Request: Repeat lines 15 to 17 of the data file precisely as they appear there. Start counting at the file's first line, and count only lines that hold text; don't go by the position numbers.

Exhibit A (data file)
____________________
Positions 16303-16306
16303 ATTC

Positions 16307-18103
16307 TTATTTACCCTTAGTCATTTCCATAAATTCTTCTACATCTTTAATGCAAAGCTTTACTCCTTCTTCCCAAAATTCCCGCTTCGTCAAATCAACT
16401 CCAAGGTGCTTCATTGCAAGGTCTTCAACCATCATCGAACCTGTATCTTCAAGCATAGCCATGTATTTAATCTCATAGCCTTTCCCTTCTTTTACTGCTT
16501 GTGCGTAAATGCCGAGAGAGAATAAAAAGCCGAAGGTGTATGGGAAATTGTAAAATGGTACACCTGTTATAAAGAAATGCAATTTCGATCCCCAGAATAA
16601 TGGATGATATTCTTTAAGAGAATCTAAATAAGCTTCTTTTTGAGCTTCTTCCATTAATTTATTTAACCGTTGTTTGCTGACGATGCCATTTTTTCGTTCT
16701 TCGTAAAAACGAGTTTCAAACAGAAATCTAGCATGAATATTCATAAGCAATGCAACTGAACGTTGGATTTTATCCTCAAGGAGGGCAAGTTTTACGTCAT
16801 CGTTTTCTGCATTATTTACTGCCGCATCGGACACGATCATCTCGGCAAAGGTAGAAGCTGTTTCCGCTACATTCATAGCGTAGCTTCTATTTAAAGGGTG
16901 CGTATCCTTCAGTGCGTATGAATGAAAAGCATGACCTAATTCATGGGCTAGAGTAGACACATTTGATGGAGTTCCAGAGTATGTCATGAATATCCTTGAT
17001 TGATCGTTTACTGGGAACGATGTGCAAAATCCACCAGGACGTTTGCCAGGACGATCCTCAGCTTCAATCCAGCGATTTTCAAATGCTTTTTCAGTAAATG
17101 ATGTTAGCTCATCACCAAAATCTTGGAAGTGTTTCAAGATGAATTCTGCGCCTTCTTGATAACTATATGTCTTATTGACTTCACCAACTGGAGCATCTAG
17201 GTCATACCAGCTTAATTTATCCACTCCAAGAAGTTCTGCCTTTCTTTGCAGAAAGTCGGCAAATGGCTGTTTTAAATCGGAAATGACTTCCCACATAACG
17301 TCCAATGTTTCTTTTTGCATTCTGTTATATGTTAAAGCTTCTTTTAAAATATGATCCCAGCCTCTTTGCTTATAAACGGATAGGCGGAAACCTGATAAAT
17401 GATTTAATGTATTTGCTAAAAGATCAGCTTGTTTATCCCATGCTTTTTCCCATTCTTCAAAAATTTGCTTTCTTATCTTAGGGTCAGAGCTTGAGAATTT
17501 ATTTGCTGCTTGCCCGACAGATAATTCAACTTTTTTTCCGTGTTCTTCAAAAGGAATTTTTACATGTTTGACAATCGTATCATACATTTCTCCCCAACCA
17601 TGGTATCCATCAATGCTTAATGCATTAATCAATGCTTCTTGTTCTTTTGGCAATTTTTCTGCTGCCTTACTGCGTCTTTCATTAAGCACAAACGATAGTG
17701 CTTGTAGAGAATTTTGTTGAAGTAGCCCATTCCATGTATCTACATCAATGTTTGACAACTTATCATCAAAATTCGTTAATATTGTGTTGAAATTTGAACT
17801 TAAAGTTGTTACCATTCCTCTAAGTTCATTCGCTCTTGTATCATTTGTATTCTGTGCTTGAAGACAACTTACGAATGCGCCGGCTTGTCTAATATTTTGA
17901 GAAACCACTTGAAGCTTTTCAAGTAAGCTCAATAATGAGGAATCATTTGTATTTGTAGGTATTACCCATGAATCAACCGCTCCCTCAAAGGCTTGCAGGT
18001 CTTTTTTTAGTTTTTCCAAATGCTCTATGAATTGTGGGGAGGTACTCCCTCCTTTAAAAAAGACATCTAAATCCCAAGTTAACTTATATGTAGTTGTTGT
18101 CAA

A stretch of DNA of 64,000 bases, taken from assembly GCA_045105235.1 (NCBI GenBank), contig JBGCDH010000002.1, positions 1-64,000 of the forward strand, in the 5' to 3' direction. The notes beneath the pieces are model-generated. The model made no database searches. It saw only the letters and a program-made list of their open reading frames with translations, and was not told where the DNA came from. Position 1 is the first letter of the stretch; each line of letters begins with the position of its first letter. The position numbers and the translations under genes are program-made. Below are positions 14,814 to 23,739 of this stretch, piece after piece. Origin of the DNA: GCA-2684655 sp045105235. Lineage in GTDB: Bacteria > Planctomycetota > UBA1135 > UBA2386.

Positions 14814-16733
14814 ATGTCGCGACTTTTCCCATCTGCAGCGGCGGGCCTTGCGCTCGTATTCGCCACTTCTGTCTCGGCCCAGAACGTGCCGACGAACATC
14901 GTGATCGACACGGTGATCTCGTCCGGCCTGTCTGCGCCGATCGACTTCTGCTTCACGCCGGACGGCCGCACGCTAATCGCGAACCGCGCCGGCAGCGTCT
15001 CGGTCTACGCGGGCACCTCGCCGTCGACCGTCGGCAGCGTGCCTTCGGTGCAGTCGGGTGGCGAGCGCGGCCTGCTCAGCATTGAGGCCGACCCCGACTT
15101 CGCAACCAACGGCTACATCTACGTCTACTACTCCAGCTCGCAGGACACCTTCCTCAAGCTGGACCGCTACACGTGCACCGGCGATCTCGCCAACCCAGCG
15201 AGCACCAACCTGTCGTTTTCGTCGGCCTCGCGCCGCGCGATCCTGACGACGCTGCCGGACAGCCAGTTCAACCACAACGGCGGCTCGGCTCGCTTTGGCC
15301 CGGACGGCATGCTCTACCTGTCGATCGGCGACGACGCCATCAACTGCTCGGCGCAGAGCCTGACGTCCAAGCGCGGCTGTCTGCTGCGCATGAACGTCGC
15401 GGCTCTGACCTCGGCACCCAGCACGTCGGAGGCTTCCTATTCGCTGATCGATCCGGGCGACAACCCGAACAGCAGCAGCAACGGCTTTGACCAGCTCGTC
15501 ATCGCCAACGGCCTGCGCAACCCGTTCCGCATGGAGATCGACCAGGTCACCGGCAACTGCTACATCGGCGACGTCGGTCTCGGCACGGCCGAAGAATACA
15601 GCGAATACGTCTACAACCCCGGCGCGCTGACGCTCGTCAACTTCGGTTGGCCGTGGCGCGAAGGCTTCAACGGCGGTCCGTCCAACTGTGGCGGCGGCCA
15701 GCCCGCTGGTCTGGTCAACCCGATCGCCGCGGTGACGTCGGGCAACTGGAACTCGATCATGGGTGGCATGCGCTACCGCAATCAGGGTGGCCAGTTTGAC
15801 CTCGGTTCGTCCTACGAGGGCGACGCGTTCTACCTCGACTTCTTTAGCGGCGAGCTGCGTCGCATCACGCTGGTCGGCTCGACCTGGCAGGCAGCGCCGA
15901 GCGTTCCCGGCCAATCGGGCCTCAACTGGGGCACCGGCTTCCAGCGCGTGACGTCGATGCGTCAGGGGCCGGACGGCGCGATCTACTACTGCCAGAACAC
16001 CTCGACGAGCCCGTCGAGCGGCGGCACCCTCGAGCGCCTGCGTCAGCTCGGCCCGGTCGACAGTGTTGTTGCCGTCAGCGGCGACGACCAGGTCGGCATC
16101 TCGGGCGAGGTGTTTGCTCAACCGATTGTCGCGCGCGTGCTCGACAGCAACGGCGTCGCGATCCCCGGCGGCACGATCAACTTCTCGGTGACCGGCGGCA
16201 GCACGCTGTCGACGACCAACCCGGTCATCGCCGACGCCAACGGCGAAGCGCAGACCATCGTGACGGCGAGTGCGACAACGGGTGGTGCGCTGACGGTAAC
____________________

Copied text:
17401 GATTTAATGTATTTGCTAAAAGATCAGCTTGTTTATCCCATGCTTTTTCCCATTCTTCAAAAATTTGCTTTCTTATCTTAGGGTCAGAGCTTGAGAATTT
17501 ATTTGCTGCTTGCCCGACAGATAATTCAACTTTTTTTCCGTGTTCTTCAAAAGGAATTTTTACATGTTTGACAATCGTATCATACATTTCTCCCCAACCA
17601 TGGTATCCATCAATGCTTAATGCATTAATCAATGCTTCTTGTTCTTTTGGCAATTTTTCTGCTGCCTTACTGCGTCTTTCATTAAGCACAAACGATAGTG